STUDENTS have been learning about conservation and doing some hands-on work to help preserve the South Downs.
All those in years seven and eight at Steyning Grammar School had the opportunity to spend a day on Steyning Coombe, which is part of the Steyning Downland Scheme.
The work, which the school has been involved with for the last six years, is designed to extend the area of chalk grassland for the benefit of wildlife and the community.
Christine Humphreys, the school’s outdoor pursuits co-ordinator, said: “During the course of the day, the students learn about the area and the importance of the work they undertake, as well as lots of new skills, such as how to use the tools safely and risk assess what they are doing in order to keep their peers safe from harm.
“It encourages teamwork and improves social skills. They also gain some simple bushcraft skills.”
The area where the students have been working includes open grassland, a watercourse, ponds and mixed woodland, known locally as the Horseshoe, and the Rifle Range.
Armed with bows, saws and loppers, the students helped to clear the area of scrub and ash trees.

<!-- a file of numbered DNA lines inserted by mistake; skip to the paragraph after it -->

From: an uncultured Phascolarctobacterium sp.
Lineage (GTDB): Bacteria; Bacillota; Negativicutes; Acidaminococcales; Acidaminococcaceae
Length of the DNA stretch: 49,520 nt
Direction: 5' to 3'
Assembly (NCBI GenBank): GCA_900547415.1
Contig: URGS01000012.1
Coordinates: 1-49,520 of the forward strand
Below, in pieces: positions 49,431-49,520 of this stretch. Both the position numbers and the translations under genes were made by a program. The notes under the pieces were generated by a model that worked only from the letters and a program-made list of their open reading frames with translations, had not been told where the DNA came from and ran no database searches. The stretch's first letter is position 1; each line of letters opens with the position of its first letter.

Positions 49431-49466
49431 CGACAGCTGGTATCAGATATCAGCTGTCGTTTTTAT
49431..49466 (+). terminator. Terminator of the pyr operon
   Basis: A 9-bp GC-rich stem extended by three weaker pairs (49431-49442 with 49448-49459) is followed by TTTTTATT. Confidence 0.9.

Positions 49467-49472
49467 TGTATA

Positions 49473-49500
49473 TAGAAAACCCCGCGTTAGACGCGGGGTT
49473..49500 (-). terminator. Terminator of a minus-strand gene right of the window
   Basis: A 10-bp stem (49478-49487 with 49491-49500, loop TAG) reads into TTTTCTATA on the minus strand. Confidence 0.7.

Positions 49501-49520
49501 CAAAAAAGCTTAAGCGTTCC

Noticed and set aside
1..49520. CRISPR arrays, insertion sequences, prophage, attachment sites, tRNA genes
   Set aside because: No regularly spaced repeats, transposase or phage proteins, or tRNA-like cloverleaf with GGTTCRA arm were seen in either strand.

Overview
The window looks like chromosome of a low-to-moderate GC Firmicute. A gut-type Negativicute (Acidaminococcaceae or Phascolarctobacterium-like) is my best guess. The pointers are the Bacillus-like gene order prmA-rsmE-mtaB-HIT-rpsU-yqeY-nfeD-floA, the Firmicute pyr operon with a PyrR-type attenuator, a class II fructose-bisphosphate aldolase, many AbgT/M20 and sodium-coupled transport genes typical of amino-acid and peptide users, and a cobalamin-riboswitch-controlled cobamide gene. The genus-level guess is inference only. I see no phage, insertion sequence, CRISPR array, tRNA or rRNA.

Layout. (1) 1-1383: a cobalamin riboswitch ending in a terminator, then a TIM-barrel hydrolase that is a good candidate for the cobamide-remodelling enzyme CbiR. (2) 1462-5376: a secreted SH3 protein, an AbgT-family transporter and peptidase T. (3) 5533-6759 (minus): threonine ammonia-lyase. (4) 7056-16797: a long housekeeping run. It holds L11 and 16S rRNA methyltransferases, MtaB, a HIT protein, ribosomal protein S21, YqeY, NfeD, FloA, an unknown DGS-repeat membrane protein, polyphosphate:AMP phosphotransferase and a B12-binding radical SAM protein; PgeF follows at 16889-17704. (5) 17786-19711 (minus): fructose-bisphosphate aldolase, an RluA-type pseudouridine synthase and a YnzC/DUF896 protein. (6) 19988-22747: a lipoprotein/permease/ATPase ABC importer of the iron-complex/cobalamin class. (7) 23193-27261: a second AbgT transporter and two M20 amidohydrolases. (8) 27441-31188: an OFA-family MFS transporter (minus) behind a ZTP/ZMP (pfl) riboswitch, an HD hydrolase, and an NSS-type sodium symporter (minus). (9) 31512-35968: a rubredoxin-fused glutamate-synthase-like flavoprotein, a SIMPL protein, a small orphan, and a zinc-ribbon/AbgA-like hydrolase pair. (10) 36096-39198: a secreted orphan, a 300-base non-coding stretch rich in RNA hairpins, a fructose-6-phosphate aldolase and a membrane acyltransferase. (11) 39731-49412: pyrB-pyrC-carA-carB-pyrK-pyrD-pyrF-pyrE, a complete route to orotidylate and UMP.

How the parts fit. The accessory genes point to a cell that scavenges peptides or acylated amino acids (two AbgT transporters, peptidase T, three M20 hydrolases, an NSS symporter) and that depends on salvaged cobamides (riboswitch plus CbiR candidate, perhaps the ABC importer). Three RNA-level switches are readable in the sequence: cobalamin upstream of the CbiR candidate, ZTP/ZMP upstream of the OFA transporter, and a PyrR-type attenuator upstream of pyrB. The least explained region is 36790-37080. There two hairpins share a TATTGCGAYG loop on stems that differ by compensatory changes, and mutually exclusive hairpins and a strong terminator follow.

Assistant head teacher Jo Clear said: “The students have thoroughly enjoyed their conservation work on the Downs, and the opportunity has allowed them to build teamwork and decision making skills.
“It is great that the students can make such a positive difference to their environment.”
South Downs National Park and Steyning Downland Scheme rangers used chainsaws to cut the stumps to ground level and treat them to prevent re-growth.
A large group of students from the school’s boarding house, mainly the Duke of Edinburgh Award volunteers, also regularly helps to burn off the scrub and cut the large tree trunks into manageable pieces, ready to be moved.
The work aims to combat the effects of secondary woodland, which have been devastating for the delicate chalk grassland plants. These can quickly become shaded out by tall ash trees that dominate the area.
Over the past 60 years, the rich variety of flora and fauna has been dramatically reduced on this part of the Downs, due to the invasion of scrub, which then developed into thickly-wooded slopes.